An index to the more than 4,500 negatives and slides of Greek papyri stored at the Copenhagen branch of the archive of the Association Internationale des Papyrologues. This index is maintained by Adam Bulow-Jacobsen.
This homepage contains information about the American Society of Papyrologists and a list of its publications.
“The Centre for the Study of Ancient Documents was established in 1995 under the auspices of Oxford University’s Faculty of Literae Humaniores to provide a focus for the study of ancient documents in Oxford. Although the concentration of the Centre's activities is within Oxford, it is hoped that it will develop into a national and international centre that will attract and be of interest to scholars from other institutions. To this end the Centre’s activities and resources are progressively being made publicly available through this WWW site.”
This page provides images of demotic papyri in the Lecce collection and a description of the excavations carried out by a joint expedition of the Universities of Lecce and Bologna at the site of ancient Bakchias, Egypt.
The primary purpose of the Checklist of Editions of Greek and Latin Papyri, Ostraca and Tablets is to provide for scholars and librarians a ready bibliography of all monographic volumes, both current and out-of-print, of Greek and Latin texts on papyrus, parchment, ostraca, or wood tablets. This new instance of the Checklist is a work in progress. Most of the data already supersede those of the previous site.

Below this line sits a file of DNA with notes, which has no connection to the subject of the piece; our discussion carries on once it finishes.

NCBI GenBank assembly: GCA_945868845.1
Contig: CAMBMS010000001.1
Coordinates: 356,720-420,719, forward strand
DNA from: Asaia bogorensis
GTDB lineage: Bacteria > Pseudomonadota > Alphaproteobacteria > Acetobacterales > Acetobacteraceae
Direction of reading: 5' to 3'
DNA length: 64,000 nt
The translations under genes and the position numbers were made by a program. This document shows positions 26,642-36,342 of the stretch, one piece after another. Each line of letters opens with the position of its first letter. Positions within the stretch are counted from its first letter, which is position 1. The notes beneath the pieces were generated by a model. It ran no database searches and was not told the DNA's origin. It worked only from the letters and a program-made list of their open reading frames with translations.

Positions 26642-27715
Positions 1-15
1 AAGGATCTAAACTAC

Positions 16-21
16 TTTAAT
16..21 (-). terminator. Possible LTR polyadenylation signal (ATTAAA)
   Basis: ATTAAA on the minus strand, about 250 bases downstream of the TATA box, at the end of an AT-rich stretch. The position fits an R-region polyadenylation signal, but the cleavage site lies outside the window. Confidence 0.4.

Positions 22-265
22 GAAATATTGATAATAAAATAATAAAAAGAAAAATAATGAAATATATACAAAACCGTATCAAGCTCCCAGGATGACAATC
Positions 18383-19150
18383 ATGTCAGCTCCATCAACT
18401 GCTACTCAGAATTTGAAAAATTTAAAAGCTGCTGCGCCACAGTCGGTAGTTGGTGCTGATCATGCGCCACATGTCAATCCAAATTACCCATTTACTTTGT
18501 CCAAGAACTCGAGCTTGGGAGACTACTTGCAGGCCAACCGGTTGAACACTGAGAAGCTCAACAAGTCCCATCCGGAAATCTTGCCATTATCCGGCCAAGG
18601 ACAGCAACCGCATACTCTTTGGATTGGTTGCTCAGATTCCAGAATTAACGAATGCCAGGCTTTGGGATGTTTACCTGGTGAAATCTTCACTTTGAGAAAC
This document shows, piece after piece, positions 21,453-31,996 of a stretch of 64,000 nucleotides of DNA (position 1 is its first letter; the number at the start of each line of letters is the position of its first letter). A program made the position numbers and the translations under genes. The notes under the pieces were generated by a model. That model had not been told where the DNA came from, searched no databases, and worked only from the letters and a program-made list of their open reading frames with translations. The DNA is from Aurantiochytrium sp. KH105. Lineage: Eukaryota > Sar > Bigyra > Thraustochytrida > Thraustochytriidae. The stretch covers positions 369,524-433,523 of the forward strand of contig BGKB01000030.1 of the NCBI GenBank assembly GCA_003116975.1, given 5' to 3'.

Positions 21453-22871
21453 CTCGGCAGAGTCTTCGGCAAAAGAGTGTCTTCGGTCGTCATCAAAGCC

The Duke Databank of Documentary Papyri (Advanced Papyrological Information Systems, or APIS)
The Duke Databank of Documentary Papyri online allows scholars to search more than 50,000 documentary texts on papyri, ostraca, and tablets.
This site provides information about papyri and papyrology in general and about the Duke papyrus collection in particular. It also provides access to the Duke papyrus collection itself.
This database lists more than 26,000 dated papyrus texts, allowing scholars to quickly assess how many documents derive from a given period.
The homepage of the Heidelberg Papyrological Institute offers a brief introduction to the Institute. It mentions ongoing research and provides a description of library resources.
Description of a project to make digital images of carbonized and other hard-to-read papyri, with examples of some of the results.